LONDON (Reuters) - The newest Olympic sport should prove to be a crowd-pleaser straight away.
Big air snowboarding makes its Olympic debut in Pyeongchang, bringing tricks, thrills and danger to the slopes.
Big air has been an FIS Snowboarding World Championship event since 2003 and has been at the X Games for far long, yet 2018 will marks its entry onto the Olympic stage.
The event is the extreme version of slopestyle, an Olympic discipline that itself only debuted in 2014.
Athletes send themselves down one huge ramp and look to perform the highest-scoring individual trick possible.
Pyeongchang will have the world’s biggest big air ramp standing at 49 metres with a maximum slope angle of 40 degrees, giving athletes more time in the air to show off their latest tricks.
Many of the snowboarders who compete in the slopestyle will also try their hand at the big air event, giving them two chances at clinching an Olympic medal.
Canadian pair Mark McMorris and Max Parrot are widely touted as the favourites in the men’s competition. They were first and second in last year’s FIS Big Air rankings and have 11 X Games gold medals between them.
Both athletes are known for bringing out a new trick in major competitions and so snowboarding fans should be expecting something special on the huge ramp in Pyeongchang.
However, such daredevil stunts come with major risks. McMorris himself has suffered two major injuries in recent years; a broken femur in 2016 and then several severe injuries including a collapsed lung in a March 2017 incident.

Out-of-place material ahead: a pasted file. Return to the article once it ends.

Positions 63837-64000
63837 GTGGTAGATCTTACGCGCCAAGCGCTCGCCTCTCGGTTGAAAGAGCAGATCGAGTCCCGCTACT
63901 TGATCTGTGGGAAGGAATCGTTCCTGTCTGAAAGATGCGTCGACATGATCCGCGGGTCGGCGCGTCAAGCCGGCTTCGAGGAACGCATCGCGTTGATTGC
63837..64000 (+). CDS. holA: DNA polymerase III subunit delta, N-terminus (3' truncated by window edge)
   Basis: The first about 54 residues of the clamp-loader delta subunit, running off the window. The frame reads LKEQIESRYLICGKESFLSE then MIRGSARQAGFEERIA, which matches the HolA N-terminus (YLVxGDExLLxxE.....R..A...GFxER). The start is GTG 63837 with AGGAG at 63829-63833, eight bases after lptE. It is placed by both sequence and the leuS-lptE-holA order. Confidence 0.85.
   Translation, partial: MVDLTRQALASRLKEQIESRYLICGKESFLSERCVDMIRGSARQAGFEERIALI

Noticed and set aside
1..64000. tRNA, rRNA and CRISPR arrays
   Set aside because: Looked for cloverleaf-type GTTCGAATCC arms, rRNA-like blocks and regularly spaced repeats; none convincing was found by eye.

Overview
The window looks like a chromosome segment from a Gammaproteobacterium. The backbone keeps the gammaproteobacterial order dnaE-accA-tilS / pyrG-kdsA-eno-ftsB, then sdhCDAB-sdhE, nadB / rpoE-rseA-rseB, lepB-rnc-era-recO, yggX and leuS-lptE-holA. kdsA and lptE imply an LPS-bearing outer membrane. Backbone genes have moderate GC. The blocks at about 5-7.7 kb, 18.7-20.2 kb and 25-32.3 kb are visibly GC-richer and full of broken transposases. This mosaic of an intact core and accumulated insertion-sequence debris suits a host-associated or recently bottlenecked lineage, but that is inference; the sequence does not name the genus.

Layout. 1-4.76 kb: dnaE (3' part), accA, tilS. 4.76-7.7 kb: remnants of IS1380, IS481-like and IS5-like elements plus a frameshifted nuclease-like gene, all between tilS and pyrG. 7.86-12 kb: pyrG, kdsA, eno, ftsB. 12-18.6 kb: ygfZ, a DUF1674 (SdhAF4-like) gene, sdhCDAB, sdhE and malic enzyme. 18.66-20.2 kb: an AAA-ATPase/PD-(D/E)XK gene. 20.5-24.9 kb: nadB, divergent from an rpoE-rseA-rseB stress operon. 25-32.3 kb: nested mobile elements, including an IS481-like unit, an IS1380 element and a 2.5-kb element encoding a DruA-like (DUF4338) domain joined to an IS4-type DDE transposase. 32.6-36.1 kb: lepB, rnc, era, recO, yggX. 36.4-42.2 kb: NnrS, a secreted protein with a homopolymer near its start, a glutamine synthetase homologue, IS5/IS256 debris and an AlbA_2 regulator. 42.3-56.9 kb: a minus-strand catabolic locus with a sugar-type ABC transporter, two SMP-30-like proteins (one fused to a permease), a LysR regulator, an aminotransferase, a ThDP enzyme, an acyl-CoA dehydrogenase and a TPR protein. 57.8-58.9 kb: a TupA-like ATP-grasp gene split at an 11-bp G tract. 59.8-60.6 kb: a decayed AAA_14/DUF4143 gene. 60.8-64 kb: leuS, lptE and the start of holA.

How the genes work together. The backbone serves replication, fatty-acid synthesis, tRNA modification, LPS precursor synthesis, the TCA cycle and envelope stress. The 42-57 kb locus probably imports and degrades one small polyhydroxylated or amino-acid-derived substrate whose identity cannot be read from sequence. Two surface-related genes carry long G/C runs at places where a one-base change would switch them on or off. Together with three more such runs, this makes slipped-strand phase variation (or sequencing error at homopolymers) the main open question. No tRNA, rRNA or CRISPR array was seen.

Although McMorris has made a full recovery to compete in Pyeongchang, if he is to show any sign of nerves on the ramp there will be a host of other top snowboarders looking to take the inaugural big air gold.
Norwegians Staale Sandbech and Marcus Kleveland clinched podium spots at last year’s World Championships while 18-year-old Chris Corning is the hottest young prospect coming out of Team USA.
In the women’s competition, another American teenager Hailey Langland will look to add an Olympics gold to her X Games Big air gold.
The 17-year-old will have to hold off competition from compatriots Julia Marino and 2014 slopestyle Olympic champion Jamie Anderson as well as surprise British candidate Katie Ormerod, who will be looking to clinch her country’s second ever Olympic medal on the snow.
However, the favourite looks to be Austrian Anna Gasser. Gasser qualified in first place for the slopestyle final in Sochi only to fall during both runs and finish in tenth place.
The 26-year-old has rebounded from this disappointment to win big air gold at the 2017 World Championships and won the 2017 World Cup.
Whoever emerges victorious with a place on the podium in Pyeongchang, the fans are guaranteed to be winners of the event as the big air looks to shine on Olympics debut.
Reporting by Jack Tarrant; Editing by Amlan Chakraborty